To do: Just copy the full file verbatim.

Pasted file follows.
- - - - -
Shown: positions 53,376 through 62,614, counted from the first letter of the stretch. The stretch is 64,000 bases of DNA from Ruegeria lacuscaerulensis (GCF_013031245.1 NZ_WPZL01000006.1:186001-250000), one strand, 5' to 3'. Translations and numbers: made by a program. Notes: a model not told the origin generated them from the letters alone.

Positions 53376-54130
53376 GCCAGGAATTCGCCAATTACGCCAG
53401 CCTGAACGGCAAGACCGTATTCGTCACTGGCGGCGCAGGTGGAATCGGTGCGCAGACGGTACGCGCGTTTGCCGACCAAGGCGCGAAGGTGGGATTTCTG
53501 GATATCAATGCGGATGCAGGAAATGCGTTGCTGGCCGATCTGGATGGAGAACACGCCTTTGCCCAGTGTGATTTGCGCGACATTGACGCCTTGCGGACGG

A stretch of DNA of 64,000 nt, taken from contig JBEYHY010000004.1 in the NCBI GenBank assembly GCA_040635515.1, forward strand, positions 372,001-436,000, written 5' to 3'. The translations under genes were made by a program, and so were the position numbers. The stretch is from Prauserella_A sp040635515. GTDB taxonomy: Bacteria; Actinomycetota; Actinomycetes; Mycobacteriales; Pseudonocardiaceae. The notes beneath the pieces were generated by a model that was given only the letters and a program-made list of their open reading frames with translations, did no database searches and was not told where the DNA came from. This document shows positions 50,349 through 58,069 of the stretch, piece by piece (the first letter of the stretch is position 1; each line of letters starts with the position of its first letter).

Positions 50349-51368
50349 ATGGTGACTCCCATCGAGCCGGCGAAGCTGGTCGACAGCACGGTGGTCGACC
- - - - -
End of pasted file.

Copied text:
Shown: positions 53,376 through 62,614, counted from the first letter of the stretch. The stretch is 64,000 bases of DNA from Ruegeria lacuscaerulensis (GCF_013031245.1 NZ_WPZL01000006.1:186001-250000), one strand, 5' to 3'. Translations and numbers: made by a program. Notes: a model not told the origin generated them from the letters alone.

Positions 53376-54130
53376 GCCAGGAATTCGCCAATTACGCCAG
53401 CCTGAACGGCAAGACCGTATTCGTCACTGGCGGCGCAGGTGGAATCGGTGCGCAGACGGTACGCGCGTTTGCCGACCAAGGCGCGAAGGTGGGATTTCTG
53501 GATATCAATGCGGATGCAGGAAATGCGTTGCTGGCCGATCTGGATGGAGAACACGCCTTTGCCCAGTGTGATTTGCGCGACATTGACGCCTTGCGGACGG

A stretch of DNA of 64,000 nt, taken from contig JBEYHY010000004.1 in the NCBI GenBank assembly GCA_040635515.1, forward strand, positions 372,001-436,000, written 5' to 3'. The translations under genes were made by a program, and so were the position numbers. The stretch is from Prauserella_A sp040635515. GTDB taxonomy: Bacteria; Actinomycetota; Actinomycetes; Mycobacteriales; Pseudonocardiaceae. The notes beneath the pieces were generated by a model that was given only the letters and a program-made list of their open reading frames with translations, did no database searches and was not told where the DNA came from. This document shows positions 50,349 through 58,069 of the stretch, piece by piece (the first letter of the stretch is position 1; each line of letters starts with the position of its first letter).

Positions 50349-51368
50349 ATGGTGACTCCCATCGAGCCGGCGAAGCTGGTCGACAGCACGGTGGTCGACC